It wasn't something that I was going to go looking for, but at just 33, I'd like to think I have plenty of life to live and actually hoped for someone to share the highs, and the lows with. So if somebody came into my life that made me feel like I could embark on a new relationship then I'd be open minded and open hearted about the situation.

As we entered June that's exactly what happened. I started to date Jess, who has been a breath of fresh air, she's approached my situation with maturity, compassion, understanding and patience and I couldn't even begin to imagine what it feels like to be in her shoes and striking up a relationship with a young widow. But, credit to her she has handled it impeccably and has, in a very short time, added so much positivity to my life.

From there June, July and August have been somewhat of a whirlwind in which, with Jess' help I've rediscovered my smile, found that I'm able to find a place in my life to live for me and rebuild in a way that I actually never thought I could.

With that said and whilst it has been a positive move forward in my life, it hasn't been without its emotional challenges. Not necessarily because I feel guilty from the perspective of what it means to Lauren, I gave her all of me and I know that she'd only ever want me to do what makes me happy. But more so for the amazing family that had welcomed me with open arms since the day that I first met them all those years ago, to a family that have had the pain of losing their daughter, sister, niece and cousin. The dualities of feeling positive for me, but worrying that the decisions I make could, and most likely will cause upset to these people, people that I love dearly has been particularly challenging and still is. I know that they'll all want me to be happy, it's the least I deserve, however I also know that my ability to find love again is a reaffirmation of what they've lost, and that thought causes me much distress.

I can only hope that it's clear that I've been trying desperately to rebuild my life for me in a way that doesn't dishonour, disrespect or disregard the life and love that I've lost. It has been an incredibly delicate balance to which there are no right or wrong answers and I hope that it's something that I'm managing to achieve although at times it feels like I'm not.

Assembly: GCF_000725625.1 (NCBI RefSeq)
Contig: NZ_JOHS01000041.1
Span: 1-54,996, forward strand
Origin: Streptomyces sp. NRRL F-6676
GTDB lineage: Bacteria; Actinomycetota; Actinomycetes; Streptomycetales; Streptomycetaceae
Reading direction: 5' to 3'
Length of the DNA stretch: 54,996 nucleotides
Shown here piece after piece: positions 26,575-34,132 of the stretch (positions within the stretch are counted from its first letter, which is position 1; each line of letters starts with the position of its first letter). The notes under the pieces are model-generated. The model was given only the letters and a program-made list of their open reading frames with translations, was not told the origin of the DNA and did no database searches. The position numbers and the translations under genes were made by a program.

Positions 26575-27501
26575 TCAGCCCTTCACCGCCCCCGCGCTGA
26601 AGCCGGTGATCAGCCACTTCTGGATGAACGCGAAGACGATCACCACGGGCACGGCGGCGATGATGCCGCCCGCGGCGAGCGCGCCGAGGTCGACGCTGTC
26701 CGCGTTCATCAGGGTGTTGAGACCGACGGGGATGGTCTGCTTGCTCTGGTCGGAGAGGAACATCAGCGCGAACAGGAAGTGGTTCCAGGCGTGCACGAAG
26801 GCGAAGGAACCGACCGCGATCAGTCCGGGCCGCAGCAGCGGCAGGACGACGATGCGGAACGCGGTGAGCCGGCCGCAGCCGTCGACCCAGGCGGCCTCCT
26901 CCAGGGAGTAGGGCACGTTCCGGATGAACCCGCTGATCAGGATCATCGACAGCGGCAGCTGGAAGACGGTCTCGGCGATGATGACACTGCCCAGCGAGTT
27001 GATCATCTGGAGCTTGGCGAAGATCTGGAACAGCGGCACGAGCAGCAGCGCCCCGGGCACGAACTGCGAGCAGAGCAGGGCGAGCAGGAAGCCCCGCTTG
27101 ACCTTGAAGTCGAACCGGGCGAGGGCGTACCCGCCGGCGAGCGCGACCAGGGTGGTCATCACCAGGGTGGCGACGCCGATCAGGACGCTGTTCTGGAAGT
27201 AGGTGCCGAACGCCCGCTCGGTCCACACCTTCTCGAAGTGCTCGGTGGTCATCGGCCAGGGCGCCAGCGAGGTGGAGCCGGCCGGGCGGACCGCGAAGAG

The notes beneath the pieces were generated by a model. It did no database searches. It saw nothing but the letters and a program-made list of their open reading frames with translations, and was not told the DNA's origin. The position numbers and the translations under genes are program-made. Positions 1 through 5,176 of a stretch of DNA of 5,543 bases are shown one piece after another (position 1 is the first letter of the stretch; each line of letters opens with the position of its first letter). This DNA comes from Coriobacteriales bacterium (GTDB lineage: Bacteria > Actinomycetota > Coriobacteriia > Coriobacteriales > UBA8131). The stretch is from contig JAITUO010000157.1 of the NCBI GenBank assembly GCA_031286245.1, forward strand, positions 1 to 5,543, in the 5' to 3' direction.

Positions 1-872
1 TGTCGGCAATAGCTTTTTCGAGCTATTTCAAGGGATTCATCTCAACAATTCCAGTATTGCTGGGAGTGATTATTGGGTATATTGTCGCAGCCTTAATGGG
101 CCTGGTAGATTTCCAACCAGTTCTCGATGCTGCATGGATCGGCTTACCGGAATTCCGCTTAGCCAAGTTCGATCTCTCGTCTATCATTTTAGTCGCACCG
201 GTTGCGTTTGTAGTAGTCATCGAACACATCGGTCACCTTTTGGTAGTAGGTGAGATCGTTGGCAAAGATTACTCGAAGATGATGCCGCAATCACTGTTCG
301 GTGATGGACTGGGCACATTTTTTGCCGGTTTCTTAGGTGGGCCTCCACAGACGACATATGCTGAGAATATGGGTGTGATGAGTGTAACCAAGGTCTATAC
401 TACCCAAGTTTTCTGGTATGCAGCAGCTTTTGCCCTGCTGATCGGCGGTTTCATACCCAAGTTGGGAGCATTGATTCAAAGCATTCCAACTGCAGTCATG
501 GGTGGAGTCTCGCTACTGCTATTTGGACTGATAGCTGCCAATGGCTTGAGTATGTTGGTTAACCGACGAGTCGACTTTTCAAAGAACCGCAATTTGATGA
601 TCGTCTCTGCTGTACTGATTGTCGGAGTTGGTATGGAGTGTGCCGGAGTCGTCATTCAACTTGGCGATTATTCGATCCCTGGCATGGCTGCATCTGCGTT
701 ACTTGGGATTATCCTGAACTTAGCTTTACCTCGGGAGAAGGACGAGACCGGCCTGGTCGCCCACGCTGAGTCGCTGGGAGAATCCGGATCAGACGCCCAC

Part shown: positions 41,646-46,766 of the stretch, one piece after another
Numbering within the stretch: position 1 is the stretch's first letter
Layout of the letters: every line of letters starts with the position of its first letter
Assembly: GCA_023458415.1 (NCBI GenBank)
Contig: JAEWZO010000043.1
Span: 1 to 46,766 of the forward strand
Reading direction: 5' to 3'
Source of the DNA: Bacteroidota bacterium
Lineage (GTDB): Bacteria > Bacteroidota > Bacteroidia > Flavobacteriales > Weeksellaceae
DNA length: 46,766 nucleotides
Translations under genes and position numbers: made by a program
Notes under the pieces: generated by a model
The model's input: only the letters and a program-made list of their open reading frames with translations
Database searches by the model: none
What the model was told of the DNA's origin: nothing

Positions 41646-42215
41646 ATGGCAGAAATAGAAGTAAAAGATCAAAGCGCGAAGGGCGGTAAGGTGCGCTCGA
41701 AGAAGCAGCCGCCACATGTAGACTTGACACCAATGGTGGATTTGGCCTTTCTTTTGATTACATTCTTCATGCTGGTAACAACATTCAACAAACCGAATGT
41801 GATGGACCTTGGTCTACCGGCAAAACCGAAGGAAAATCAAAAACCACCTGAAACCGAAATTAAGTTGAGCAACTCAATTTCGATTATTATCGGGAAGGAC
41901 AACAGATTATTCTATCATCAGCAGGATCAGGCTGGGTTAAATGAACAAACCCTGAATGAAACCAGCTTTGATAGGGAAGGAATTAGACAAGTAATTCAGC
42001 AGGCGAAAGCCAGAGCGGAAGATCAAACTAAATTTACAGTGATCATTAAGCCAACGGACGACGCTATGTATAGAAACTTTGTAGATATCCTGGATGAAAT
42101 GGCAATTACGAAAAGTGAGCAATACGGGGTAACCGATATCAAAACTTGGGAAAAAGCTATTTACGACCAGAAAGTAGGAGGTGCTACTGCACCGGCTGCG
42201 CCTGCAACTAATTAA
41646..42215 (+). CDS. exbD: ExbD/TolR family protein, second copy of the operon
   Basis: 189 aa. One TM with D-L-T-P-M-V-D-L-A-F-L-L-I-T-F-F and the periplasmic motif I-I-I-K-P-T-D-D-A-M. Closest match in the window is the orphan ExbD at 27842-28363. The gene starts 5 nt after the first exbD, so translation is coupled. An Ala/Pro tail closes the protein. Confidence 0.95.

When I think about the journey that I've been on, going from the time after losing Lauren where I felt like I was just waiting to die and would never have even contemplated another relationship, to where I am now and feeling positive and hopeful for the future feels good and with so much uncertainty about what's around the corner I feel it's important to lean into what feels good. I'll forever carry the love and the grief I have for Lauren, but, as I've mentioned in previous blogs, the size of grief doesn't change, we simply create a bigger life around it so that it doesn't catch us out as frequently.

In addition to learning how to live for me again the last few months have been nothing short of chaotic! My business has been successful much sooner than I thought it would and balancing that with solo parenting through the summer holidays, attending social events, keeping on top of a home and more recently getting Molly ready to start Primary School has been the epitome of hard work. But I am grateful for the love and support that I have around me and for those that have chipped in to help lighten the load.

I recently received some messages from others that had sadly joined me in life as a young widow and had stumbled across my blog. They were thanking me for sharing and demonstrating that life still moves forward and the truth is that it really does. But what's important to understand is that there are no timelines to this, we are all different, as are our responses to grief. Their messages reminded me of the wider purposes I had for blogging, reminded me that actually it has been one of the reasons I've made it through the journey that I've been on and that I've still got lots to share.

My life has forever been changed by losing Lauren. Emotionally I'll carry that loss forever, physically I now suffer from anxiety attacks, stress and overwhelm which I hadn't before and practically life as a solo parent is challenging. But, the biggest change for me over the last 6 months is that I've rediscovered my desire to live, I'm no longer just surviving and am wanting to waste no time on second guessing what feels good. The truth is none of us no what life has in store for us and in the last 6 months that motivation to live, which is empowered by my loss and grief, has seen me successfully start a business, embark on a new relationship, enabled me to get Molly off to an incredible start at primary school and overall restored my hope that tomorrow can be better.